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Old 10-05-2019, 04:23 PM
Andy L is online now
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Origin of affected pronunciation of "murder"


I'm sure you're familiar with the stagy way people sometimes pronounce the word 'murder'

Here's Frasier saying it https://www.youtube.com/watch?v=41OW_1RCNsU

Is there a specific origin for this way of emphasizing the word - Basil Rathbone perhaps? Any ideas.

(note, the SDMB did do a good job with the similar question about Dracula https://boards.straightdope.com/sdmb...d.php?t=211365)
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Old 10-05-2019, 11:42 PM
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Cheap stage melodramas is where that comes from.
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Old 10-06-2019, 11:07 AM
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Not the first, certainly, but a memorable one...Peter Lorre’s Joel Cairo in The Maltese Falcon (1941).

Spade is talking to the cops at his apartment door and has left O’Shaughnessy and Cairo together in the other room. She attacks Cairo somehow and the police enter. Cairo accuses O’Shaughnessy, saying “...I did not want to stay here and (eyes wide) be MOORDERED.”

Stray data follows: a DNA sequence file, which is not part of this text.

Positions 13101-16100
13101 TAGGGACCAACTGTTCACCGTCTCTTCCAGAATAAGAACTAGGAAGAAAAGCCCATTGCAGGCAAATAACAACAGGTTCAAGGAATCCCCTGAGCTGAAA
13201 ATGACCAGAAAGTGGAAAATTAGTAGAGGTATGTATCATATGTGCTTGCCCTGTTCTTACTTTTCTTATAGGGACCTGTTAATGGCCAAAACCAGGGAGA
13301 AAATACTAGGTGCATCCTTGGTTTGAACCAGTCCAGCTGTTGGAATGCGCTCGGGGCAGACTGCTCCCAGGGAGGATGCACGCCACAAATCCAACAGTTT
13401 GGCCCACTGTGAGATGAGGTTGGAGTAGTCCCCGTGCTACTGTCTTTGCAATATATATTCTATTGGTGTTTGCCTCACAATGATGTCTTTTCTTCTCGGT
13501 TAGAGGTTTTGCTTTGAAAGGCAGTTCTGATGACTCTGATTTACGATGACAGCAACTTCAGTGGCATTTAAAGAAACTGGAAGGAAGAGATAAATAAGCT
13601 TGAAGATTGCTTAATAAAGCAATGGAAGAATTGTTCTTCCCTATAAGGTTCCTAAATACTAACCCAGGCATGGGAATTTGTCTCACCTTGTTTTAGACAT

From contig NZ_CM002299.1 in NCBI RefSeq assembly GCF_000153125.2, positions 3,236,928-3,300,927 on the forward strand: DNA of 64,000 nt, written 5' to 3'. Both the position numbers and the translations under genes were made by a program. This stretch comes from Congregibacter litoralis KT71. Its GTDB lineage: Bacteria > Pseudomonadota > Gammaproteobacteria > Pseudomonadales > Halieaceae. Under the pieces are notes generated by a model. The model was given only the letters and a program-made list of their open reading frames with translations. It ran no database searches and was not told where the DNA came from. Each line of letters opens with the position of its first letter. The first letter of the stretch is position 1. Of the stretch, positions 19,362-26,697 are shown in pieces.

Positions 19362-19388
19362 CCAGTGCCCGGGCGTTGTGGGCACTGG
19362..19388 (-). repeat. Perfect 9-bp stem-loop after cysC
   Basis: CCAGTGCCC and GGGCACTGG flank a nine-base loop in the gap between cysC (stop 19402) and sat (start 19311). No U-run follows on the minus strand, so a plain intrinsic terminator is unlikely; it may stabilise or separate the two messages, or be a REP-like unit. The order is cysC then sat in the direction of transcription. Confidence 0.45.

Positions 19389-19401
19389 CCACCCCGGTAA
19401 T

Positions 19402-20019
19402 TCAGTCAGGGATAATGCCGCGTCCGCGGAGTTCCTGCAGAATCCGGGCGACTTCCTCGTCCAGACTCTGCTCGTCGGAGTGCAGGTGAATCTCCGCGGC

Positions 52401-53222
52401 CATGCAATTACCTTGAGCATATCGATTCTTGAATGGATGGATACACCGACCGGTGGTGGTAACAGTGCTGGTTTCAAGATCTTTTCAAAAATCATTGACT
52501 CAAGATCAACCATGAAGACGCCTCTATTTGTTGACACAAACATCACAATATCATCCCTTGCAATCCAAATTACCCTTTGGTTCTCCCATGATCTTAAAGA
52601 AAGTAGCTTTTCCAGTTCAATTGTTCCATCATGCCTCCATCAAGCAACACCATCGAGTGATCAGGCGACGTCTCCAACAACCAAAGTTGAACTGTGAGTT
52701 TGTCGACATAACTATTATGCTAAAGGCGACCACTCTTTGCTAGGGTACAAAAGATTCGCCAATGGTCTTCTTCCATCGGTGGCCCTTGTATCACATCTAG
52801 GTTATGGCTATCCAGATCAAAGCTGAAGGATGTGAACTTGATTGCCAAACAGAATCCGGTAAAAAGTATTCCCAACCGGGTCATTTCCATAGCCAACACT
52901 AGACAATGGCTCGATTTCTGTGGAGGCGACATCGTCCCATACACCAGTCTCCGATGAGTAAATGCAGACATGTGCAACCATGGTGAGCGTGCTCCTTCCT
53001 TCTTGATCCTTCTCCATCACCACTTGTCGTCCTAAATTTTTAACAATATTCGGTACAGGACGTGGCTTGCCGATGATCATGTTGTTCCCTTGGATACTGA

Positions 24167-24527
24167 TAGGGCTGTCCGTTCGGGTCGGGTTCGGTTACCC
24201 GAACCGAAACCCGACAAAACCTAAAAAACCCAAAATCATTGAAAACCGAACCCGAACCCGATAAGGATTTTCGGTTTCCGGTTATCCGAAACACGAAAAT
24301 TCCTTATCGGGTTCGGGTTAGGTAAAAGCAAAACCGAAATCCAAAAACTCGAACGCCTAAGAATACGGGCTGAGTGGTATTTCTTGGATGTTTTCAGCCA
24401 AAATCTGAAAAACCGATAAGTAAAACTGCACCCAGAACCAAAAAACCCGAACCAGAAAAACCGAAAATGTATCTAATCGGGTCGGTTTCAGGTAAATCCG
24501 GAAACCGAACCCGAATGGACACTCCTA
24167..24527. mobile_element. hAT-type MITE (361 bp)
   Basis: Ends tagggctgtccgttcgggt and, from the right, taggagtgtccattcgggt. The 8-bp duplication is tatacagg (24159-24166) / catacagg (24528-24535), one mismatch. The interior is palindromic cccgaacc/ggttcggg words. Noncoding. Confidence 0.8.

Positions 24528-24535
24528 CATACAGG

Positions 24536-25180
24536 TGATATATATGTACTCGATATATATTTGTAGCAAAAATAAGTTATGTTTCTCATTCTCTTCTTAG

Followed by the great throwaway line where Cairo prepares to leave along with the policemen and Spade asks where HE’S going. “oh, you, know...it’s late...” like he’s walking out on a tea party.
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Last edited by Ukulele Ike; 10-06-2019 at 11:08 AM.
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Old 10-06-2019, 12:36 PM
drad dog is offline
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Quote:
Originally Posted by Andy L View Post
I'm sure you're familiar with the stagy way people sometimes pronounce the word 'murder'

Here's Frasier saying it https://www.youtube.com/watch?v=41OW_1RCNsU

Is there a specific origin for this way of emphasizing the word - Basil Rathbone perhaps? Any ideas.

(note, the SDMB did do a good job with the similar question about Dracula https://boards.straightdope.com/sdmb...d.php?t=211365)
He's quoting Shakespeare in the clip.
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Old 10-06-2019, 12:55 PM
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In the OP's video, Frasier says, "murder most foul."

This is a quotation from Shakespeare's Hamlet (I.v.27-28), where the Ghost comments about his own death: "Murder most foul as in the best it is/But this most foul, strange and unnatural."

Shakespearean actors often exaggerate the natural way of saying things for dramatic effect, as exemplified by the actor in this clip.
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